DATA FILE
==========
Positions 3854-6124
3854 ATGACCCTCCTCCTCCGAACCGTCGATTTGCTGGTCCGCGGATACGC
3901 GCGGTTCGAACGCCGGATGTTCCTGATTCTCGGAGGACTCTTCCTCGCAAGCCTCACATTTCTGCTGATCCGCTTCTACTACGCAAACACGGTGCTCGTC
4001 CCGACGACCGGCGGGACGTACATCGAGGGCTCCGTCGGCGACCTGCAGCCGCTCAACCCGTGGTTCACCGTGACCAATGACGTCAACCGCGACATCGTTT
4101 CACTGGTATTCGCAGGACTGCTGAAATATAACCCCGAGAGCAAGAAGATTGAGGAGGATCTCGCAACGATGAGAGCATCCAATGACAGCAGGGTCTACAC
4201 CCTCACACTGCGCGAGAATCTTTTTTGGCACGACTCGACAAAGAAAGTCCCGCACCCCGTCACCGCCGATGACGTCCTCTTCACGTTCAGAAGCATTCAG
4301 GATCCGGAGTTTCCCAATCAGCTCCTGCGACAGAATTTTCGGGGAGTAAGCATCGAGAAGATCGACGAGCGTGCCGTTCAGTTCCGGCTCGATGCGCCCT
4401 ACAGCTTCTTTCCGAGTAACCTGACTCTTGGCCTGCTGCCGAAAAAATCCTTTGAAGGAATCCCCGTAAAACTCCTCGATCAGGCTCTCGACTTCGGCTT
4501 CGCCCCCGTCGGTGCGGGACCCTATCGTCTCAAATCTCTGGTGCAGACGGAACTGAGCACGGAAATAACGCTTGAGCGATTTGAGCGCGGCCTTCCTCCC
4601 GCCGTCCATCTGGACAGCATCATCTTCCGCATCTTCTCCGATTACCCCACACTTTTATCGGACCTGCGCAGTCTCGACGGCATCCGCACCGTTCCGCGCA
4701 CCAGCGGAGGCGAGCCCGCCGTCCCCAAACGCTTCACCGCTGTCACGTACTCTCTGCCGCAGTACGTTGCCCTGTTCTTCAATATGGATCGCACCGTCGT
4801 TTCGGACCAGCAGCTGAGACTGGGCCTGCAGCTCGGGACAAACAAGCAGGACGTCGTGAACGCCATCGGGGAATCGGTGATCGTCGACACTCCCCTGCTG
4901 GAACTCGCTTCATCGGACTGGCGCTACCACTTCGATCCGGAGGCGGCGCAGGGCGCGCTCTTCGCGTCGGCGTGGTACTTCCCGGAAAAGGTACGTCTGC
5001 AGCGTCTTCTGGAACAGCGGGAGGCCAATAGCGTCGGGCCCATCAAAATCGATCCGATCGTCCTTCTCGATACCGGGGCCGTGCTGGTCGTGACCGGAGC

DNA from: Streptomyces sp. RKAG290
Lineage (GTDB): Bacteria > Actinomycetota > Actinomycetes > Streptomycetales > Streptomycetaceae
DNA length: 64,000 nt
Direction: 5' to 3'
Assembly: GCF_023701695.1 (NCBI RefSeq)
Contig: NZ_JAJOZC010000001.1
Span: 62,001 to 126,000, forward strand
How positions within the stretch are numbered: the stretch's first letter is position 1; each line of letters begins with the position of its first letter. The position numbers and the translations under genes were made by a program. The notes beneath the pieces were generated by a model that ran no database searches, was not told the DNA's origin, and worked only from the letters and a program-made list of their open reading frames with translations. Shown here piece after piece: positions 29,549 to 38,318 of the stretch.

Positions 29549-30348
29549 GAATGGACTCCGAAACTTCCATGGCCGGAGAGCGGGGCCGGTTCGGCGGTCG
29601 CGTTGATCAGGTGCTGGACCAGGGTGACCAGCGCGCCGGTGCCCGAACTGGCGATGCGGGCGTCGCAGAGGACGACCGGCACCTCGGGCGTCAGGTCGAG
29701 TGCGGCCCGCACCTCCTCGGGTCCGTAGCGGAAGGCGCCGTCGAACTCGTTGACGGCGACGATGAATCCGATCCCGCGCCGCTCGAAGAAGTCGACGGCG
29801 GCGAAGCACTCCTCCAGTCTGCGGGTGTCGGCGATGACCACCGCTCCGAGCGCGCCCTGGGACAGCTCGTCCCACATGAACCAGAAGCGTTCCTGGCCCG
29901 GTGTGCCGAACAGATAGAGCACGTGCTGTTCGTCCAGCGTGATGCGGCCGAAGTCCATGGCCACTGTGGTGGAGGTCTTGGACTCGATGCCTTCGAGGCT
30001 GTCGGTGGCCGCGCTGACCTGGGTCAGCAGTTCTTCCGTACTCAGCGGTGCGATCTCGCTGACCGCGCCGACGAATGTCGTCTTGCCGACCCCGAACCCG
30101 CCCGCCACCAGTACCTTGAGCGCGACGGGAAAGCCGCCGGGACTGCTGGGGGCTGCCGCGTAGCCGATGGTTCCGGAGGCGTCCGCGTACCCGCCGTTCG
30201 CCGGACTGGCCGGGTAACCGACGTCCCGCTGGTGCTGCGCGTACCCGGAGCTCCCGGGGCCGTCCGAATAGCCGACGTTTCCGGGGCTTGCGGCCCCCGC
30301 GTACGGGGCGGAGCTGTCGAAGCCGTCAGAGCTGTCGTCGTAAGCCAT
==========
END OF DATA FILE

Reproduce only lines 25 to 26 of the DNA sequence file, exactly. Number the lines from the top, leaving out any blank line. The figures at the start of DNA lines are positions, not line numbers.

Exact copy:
29601 CGTTGATCAGGTGCTGGACCAGGGTGACCAGCGCGCCGGTGCCCGAACTGGCGATGCGGGCGTCGCAGAGGACGACCGGCACCTCGGGCGTCAGGTCGAG
29701 TGCGGCCCGCACCTCCTCGGGTCCGTAGCGGAAGGCGCCGTCGAACTCGTTGACGGCGACGATGAATCCGATCCCGCGCCGCTCGAAGAAGTCGACGGCG